The government of Haryana launched the Haryana Solar Power Policy 2014 to give a boost to solar power generation across the state. The policy was launched in September 2014, and its rules and guidelines will remain operational up to March 31, 2017.
The Haryana State Power Policy 2014 is in line with the National Solar Mission, which was initiated to boost the solar power generation capacity of the country and focus more on renewable energy. The objectives of this policy are:
To boost the generation of renewable power in the state using solar energy
To create a conducive environment for the private and public sectors, which encourages them to participate in setting up solar energy-based projects in the state by way of the PPP (public private partnership) model
To make productive use of wastelands/non-agricultural land in order to promote uniform development across the state
To generate employment for the youth
To provide a conducive and enabling investment climate that would leverage the merits of the clean development mechanism (CDM)
To co-create solar centres of excellence and create a talent pool of technical professionals working towards applied research and the commercialisation of solar energy and solar equipment
To decentralise and expand the scope for energy investment and to augment the share of renewable solar power
To achieve the objectives of this policy, the targets defined by the government are diverse. Under the solar policy of 2014, the Haryana government aims at installing grid-connected solar power across the state in the following ways:
Reverse bidding (RB): Under the RB process, the state will develop solar power plants of 1MW to 10MW capacity to the extent of fulfilling the solar renewable purchase obligation. The promotion of solar projects will be done in two phases. In both the phases, 50MW capacities will be selected through reverse bidding based on the highest discount offered on the levelised tariff fixed by the Haryana Electricity Regulatory Commission (HERC) for solar power plants. Discoms in Haryana will purchase the entire power of the solar power plant.
Jawaharlal Nehru National Solar Mission (JNNSM): Under JNNSM, the state will support and get MW scale solar photovoltaic (SPV) and concentrated solar power (CSP) plants set up across the state. Eight SPV power projects, approved by the Indian Renewable Energy Development Agency (IREDA), amounting to a total capacity of 7.8MW have been commissioned under Phase-1 of JNNSM and are currently supplying solar power to various discoms in Haryana. Apart from this, the state will also install solar power projects over canals.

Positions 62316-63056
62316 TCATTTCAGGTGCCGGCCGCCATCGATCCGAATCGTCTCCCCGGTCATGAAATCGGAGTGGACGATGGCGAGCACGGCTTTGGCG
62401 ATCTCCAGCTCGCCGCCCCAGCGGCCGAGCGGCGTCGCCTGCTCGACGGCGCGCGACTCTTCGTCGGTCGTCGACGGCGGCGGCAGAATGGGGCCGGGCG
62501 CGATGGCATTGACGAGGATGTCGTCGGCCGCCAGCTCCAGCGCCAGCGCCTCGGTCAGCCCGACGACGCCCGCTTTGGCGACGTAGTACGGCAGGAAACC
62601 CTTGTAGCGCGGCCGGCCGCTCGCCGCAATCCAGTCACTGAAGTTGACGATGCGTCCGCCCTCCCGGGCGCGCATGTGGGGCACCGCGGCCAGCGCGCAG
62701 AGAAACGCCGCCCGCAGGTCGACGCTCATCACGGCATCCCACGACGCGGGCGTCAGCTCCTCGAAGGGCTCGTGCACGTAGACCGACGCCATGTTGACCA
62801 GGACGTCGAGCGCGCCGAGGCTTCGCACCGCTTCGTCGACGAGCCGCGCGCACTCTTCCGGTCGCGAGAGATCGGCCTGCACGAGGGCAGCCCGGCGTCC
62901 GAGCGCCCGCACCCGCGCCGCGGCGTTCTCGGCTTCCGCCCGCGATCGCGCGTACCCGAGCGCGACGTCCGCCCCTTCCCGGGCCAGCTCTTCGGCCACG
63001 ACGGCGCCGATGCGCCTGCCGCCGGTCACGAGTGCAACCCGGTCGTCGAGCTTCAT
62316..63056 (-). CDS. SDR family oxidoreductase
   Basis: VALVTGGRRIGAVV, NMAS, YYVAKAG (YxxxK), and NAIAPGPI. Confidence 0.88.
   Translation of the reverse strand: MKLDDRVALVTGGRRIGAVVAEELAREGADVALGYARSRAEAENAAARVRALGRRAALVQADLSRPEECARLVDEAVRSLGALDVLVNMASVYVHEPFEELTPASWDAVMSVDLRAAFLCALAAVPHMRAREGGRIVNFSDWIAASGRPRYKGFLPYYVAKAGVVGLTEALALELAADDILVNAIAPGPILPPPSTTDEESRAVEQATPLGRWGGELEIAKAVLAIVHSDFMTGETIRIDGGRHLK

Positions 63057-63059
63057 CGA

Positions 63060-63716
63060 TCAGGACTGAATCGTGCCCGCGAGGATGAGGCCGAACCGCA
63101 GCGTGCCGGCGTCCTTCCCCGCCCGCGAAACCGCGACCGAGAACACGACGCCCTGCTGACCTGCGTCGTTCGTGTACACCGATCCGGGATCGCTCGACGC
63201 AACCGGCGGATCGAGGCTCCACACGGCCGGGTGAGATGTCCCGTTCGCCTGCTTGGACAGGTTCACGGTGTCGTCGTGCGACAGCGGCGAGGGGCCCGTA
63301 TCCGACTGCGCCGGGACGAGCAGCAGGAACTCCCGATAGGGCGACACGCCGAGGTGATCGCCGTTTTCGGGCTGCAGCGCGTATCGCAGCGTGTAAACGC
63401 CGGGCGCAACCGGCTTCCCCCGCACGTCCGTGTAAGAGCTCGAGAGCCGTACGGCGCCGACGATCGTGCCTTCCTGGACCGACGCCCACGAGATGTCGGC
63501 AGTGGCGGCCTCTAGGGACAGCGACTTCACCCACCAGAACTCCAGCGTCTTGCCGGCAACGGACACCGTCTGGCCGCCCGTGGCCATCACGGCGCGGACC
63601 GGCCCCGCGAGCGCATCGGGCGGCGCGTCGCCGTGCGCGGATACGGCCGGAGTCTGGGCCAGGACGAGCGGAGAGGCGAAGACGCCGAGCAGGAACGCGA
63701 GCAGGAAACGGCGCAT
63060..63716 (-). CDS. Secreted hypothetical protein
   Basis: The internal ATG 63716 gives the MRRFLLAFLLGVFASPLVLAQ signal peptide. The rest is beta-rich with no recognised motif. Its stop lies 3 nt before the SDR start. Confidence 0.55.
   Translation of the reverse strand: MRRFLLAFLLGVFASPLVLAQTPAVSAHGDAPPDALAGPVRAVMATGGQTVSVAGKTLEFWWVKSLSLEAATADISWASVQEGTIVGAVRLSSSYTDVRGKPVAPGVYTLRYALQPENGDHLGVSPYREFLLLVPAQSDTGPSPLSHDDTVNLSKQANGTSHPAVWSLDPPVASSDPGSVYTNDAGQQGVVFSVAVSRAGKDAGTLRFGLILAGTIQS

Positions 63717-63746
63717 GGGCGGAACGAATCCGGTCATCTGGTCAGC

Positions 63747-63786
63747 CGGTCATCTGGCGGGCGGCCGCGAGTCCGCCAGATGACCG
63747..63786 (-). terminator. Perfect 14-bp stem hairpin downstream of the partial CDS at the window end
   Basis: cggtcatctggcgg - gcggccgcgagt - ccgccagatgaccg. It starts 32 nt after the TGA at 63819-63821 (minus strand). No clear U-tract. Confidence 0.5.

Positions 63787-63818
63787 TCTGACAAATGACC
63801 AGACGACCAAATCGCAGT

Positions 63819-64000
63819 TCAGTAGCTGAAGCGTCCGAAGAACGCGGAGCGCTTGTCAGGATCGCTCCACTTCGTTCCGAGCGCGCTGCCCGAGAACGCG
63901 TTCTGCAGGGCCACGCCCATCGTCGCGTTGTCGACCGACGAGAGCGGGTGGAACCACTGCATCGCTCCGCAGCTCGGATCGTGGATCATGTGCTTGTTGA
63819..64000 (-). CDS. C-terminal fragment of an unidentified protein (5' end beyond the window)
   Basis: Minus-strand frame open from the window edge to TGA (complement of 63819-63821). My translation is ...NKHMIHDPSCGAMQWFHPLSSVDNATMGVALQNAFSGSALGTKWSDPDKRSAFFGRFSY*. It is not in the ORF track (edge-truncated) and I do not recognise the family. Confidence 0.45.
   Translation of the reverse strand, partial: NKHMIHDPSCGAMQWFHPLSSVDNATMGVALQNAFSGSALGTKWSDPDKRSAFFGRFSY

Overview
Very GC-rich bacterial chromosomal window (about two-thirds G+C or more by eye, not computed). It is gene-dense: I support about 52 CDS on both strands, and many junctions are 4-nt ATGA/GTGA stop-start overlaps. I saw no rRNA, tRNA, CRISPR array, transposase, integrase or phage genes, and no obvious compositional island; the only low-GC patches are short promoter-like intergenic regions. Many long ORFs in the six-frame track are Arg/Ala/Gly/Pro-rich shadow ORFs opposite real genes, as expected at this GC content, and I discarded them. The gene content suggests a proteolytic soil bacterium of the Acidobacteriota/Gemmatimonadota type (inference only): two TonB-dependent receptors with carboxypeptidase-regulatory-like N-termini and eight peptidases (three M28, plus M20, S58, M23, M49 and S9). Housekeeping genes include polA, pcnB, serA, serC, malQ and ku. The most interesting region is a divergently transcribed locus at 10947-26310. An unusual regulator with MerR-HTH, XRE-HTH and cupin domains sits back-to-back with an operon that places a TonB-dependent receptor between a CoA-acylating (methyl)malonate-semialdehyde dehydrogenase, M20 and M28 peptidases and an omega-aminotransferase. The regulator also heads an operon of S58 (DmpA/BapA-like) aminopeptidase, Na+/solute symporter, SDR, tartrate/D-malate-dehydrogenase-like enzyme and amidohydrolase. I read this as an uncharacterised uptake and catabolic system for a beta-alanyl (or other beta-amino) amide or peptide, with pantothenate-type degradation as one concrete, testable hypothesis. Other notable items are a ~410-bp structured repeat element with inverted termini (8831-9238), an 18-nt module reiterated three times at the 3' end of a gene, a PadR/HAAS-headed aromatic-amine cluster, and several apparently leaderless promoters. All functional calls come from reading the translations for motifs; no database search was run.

Roof-top grid interactive SPV systems: Under the policy, the state will take steps to promote the installation of small-capacity, roof-top, grid-connected solar power plants on the roofs of factories, public and private institutes, schools, colleges, commercial institutions/establishments, buildings belonging to charitable trusts, hospitals and residences for their captive use and to sell surplus solar power to the utilities. Apart from a 30 per cent capital subsidy available to solar projects under MNRE schemes, the state discoms will also procure solar power generated at a fixed feed-in tariff. Haryana has recently made it mandatory to install roof-top solar power plants in all the buildings in the state.
There will be an exemption from land use charges, external development charges, scrutiny fee and infrastructure development charges for all projects set up under this new state policy. Also, the power purchase agreement (PPA) to be signed between the Independent Power Producer (IPP) and the concerned power utilities or licensee will be valid for at least 25 years, after which, the PPA will be subject to renegotiation between the power producer and the concerned power utilities or licensee. However, a power utility will have the first right of refusal in case it is not willing to buy the power for a period beyond 25 years.
For more information
Please visit: www.hareda.gov.in